Once again, the route setters put on a fantastic show in the final with a range of styles and possible sequences. A flash Top of M1 immediately put Fujii head and shoulders above the rest of the athletes, none of whom managed to reach even a Zone. Manu Cornu (FRA) flashed M2 and put some pressure on the Japanese, who both topped in two attempts. Another flash by Fujii on M3 made him odds-on favourite for the win, as he would only need to reach the Zone on M4 to win. Narasaki topped in three attempts and looked set for a medal. M4 was a fierce compression boulder with a blocked Zone and a heartbreaker finish. Four climbers topped, but only Narasaki and Manu Cornu could flash it, knocking crowd favourite Alexey Rubtsov off the podium.
Fujii smoothly topped on his second attempt to secure a well-deserved and convincing win. Fujii became a father last year — is he the first Dad to become an IFSC World Champion? Equally impressive were Narasaki and Rubtsov's performances, given that they had had to focus on three disciplines in the run-up to the Olympics, while most of the field was able to concentrate on Boulder alone.
Unfortunately, a brilliant weekend was let down somewhat by a reappearance of the same inappropriate shot in the livestream featuring the same female athlete, which occurred previously in Innsbruck this summer. The IFSC removed and reuploaded an edited livestream replay. A statement read: "The IFSC condemns the objectification of the human body and will take further action in order for it to stop, and to protect the athletes.
IFSC President Marco Scolaris added: "How many times will things have to be done wrong, before we learn how to do them right?"
The situation was handled with great professionalism in real-time by IFSC commentator Matt Groom and was later condemned by co-commentator Hannah Meul (GER) at the end of the stream. For athletes, self-confidence is a huge factor in competition. If they feel that their bodies are being inappropriately presented on-screen, it could unfairly affect their performance as well as their mental health. Here's hoping the IFSC can put in place a set of guidelines and a photography and filming policy in line with those for other sports.
Back to Grossman's potential double World title, the IFSC announced that the Seoul Speed and Boulder World Cup rounds have been cancelled, bringing the season to a premature end. There has been no mention yet of the consequences to the overall competition and whether the number of rounds is sufficient to result in an overall ranking, but this could mean that Grossman will take the overall IFSC Boulder World Cup win, with Garnbret in 2nd and Oriane Bertone (FRA) in 3rd. For men's Boulder, the overall winners could be Yoshiyuki Ogata (JPN) in first, followed by Kokoro Fujii (JPN) and Adam Ondra (CZE). In Speed, Veddriq Leonardo (INA) and Emma Hunt (USA) would win the overall, followed by Kiromal Katibin (INA) and Marcin Dzienski (POL), and Patrycja Chudziak (POL) and Aleksandra Miroslaw (POL).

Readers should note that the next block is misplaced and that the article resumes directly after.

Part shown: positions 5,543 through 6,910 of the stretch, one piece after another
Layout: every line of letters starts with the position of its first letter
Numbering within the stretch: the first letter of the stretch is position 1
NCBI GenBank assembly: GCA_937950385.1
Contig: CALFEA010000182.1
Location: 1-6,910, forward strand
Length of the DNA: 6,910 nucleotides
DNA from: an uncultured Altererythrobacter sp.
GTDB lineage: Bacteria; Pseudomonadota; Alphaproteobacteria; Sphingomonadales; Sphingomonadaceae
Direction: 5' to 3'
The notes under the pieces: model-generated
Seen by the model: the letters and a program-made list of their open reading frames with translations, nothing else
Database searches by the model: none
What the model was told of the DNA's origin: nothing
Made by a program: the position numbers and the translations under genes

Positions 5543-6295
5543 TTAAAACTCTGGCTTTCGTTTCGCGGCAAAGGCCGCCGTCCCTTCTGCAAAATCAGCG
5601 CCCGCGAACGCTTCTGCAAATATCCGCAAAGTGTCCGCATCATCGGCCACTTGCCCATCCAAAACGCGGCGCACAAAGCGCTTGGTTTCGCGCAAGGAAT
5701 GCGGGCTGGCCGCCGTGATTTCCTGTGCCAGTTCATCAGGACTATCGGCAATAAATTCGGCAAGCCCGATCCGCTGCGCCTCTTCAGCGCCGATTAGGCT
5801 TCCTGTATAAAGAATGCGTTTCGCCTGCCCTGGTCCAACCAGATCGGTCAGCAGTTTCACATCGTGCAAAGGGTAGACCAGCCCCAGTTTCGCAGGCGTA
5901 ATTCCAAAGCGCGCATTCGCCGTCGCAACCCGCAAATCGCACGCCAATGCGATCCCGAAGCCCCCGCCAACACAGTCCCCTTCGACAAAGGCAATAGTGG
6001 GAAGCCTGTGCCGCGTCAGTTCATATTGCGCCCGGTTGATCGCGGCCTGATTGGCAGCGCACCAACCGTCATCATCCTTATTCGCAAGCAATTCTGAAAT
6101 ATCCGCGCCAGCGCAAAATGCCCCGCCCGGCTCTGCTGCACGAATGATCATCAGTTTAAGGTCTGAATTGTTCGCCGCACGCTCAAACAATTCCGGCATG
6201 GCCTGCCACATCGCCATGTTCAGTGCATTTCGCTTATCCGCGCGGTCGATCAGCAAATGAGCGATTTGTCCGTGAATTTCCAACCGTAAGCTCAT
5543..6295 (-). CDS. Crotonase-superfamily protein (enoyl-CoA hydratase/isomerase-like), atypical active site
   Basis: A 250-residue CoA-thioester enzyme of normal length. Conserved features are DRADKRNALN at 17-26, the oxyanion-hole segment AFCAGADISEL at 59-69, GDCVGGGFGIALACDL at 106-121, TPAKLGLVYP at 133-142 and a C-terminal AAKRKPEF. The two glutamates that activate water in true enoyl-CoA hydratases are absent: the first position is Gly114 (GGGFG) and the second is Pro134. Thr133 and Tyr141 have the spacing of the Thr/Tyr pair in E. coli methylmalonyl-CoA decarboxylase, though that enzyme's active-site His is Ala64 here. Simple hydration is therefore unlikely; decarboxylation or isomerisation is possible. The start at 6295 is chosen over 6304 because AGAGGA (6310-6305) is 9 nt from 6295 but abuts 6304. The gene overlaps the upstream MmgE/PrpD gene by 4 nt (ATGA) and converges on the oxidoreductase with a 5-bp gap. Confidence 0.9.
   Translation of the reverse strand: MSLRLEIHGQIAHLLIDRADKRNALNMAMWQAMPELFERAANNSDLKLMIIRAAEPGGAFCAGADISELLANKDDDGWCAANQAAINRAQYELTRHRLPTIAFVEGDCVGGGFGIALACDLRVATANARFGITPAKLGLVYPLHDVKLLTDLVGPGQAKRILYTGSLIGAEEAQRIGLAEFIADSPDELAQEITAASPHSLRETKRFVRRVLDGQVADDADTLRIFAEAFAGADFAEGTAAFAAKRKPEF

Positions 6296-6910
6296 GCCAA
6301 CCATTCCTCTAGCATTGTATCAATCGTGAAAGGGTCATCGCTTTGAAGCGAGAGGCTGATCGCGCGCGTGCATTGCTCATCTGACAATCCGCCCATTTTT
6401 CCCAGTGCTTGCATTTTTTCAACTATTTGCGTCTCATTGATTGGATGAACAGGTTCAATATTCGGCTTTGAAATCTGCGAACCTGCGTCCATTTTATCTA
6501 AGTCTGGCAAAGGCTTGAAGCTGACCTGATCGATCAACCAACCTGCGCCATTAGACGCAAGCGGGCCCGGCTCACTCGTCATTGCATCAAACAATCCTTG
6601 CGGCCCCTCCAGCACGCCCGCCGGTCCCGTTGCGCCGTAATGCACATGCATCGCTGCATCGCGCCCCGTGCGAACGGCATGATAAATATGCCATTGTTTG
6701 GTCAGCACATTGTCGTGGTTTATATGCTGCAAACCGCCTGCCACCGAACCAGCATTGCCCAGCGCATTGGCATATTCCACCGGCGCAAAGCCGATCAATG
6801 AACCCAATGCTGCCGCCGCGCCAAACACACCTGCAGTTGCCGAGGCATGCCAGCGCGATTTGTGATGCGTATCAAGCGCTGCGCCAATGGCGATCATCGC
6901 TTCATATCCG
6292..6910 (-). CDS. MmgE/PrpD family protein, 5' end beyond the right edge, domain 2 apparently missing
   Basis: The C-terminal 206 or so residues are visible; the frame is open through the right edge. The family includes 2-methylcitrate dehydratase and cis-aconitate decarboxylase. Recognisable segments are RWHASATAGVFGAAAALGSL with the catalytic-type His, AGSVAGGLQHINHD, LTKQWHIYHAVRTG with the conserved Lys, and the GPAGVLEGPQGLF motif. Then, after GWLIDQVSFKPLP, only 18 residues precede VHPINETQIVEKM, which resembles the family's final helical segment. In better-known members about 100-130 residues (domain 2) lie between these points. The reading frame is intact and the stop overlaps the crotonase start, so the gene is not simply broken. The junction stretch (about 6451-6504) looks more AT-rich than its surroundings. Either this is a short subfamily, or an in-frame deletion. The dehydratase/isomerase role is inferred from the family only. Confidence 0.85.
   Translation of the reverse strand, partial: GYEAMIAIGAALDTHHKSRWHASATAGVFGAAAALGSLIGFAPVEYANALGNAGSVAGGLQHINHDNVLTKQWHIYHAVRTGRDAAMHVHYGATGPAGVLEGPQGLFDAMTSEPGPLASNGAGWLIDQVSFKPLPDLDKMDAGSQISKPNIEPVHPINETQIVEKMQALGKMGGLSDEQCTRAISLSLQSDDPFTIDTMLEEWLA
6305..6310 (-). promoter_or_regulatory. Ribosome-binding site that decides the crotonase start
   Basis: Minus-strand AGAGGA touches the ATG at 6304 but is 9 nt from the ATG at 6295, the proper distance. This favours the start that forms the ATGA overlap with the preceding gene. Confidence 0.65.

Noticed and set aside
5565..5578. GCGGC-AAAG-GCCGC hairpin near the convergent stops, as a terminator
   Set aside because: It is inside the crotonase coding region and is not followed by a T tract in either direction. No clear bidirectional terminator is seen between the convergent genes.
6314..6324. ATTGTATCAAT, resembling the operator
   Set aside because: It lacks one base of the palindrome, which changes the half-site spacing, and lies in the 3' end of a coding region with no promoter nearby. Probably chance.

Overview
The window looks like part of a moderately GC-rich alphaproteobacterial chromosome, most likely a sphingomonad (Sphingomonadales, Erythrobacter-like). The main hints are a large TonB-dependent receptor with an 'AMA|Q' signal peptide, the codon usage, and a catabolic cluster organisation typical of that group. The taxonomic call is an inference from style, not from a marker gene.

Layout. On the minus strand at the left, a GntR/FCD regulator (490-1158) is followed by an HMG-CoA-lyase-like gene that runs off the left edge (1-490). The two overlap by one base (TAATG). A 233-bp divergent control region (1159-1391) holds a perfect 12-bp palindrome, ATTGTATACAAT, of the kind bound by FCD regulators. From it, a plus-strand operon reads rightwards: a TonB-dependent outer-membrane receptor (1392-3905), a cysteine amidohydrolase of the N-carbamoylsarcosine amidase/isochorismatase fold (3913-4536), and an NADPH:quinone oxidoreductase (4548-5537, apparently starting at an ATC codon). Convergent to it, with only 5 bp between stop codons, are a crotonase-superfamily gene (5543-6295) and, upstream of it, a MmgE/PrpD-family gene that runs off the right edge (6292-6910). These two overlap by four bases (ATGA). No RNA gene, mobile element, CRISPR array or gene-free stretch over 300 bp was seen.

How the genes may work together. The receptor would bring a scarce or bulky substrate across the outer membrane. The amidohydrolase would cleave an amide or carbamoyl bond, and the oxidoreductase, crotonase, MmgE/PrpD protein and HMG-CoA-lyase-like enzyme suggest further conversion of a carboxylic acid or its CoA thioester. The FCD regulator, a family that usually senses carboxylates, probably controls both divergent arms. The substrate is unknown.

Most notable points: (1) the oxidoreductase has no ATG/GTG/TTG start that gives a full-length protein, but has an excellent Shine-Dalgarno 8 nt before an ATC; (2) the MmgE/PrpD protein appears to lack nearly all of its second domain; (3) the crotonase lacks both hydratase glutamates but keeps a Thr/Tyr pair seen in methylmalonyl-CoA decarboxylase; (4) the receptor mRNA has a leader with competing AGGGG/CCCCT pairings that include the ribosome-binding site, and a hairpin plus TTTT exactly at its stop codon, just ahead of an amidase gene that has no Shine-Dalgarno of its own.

The Moscow event isn't over just yet, though - Lead qualification is currently underway. Stay tuned for a Lead report later this week...
|2||Erik Noya Cardona||ESP||5.95|
|11||Gian Luca Zodda||ITA||5.849|
|17||Kostiantyn Pavlenko||UKR||Qual: 5.96|
|18||Ludovico Fossali||ITA||Qual: 5.98|
|19||Carlos Granja||ECU||Qual: 5.99|
|20||Milad Alipour Shenazandifar||IRI||Qual: 6.04|
|17||Alexandra Elmer||AUT||Qual: 8.33|
|18||Tamara Kuznetsova||KAZ||Qual: 8.41|
|19||Polina Kulagina||RUS||Qual: 8.58|
|20||Tetiana Kolkotina||UKR||Qual: 8.59|
|1||Kokoro Fujii||JPN||2T4z 3 12||4T4z 6 6|
|2||Tomoa Narasaki||JPN||3T3z 7 5||3T3z 6 6|
|3||Manuel Cornu||FRA||3T3z 8 5||2T3z 2 3|
|4||Aleksei Rubtsov||RUS||2T3z 9 6||2T3z 7 5|
|5||Nimrod Marcus||ISR||2T3z 3 5||0T2z 0 9|
|6||Anze Peharc||SLO||2T3z 7 7||0T2z 0 10|
|7||Hamish McArthur||GBR||2T3z 12 11|
|8||Yoshiyuki Ogata||JPN||1T4z 1 14|
|9||Zan Sudar||SLO||1T4z 2 14|
|10||Tomoaki Takata||JPN||1T4z 4 14|
|11||Mickael Mawem||FRA||1T3z 2 6|
|12||Minyoung Lee||KOR||1T3z 4 9|
|13||Mejdi Schalck||FRA||1T3z 4 14|
|14||Billy Ridal||GBR||1T2z 4 5|
|15||Yannick Flohé||GER||0T4z 0 14|
|16||Gregor Vezonik||SLO||0T3z 0 4|
|17||Mathieu Ternant||FRA||0T3z 0 8|
|18||Michael Piccolruaz||ITA||0T2z 0 3|
|18||Nathan Phillips||GBR||0T2z 0 3|
|18||Sascha Lehmann||SUI||0T2z 0 3|
|1||Natalia Grossman||USA||4T4z 8 8||4T4z 7 7|
|2||Camilla Moroni||ITA||4T4z 15 13||4T4z 13 11|
|3||Stasa Gejo||SRB||2T4z 4 9||2T4z 5 7|
|4||Elena Krasovskaia||RUS||3T4z 8 9||2T3z 2 4|
|5||Brooke Raboutou||USA||3T3z 11 11||2T3z 3 4|
|6||Andrea Kümin||SUI||3T3z 11 9||1T3z 3 3|
|7||Fanny Gibert||FRA||2T4z 7 16|
|8||Chloe Caulier||BEL||2T3z 6 13|
|9||Viktoriia Meshkova||RUS||2T3z 6 14|
|10||Lucka Rakovec||SLO||2T2z 5 5|
|11||Ayala Kerem||ISR||2T2z 7 6|
|12||Sofya Yokoyama||SUI||1T3z 2 11|
|13||Futaba Ito||JPN||1T2z 1 6|
|14||Mao Nakamura||JPN||1T2z 1 15|
|15||Vita Lukan||SLO||1T2z 3 8|
|16||Natsuki Tanii||JPN||1T1z 1 1|
|17||Kylie Cullen||USA||0T3z 0 10|
|18||Elnaz Rekabi||IRI||0T2z 0 5|
|19||Johanna Färber||AUT||0T2z 0 8|
|20||Franziska Sterrer||AUT||0T2z 0 13|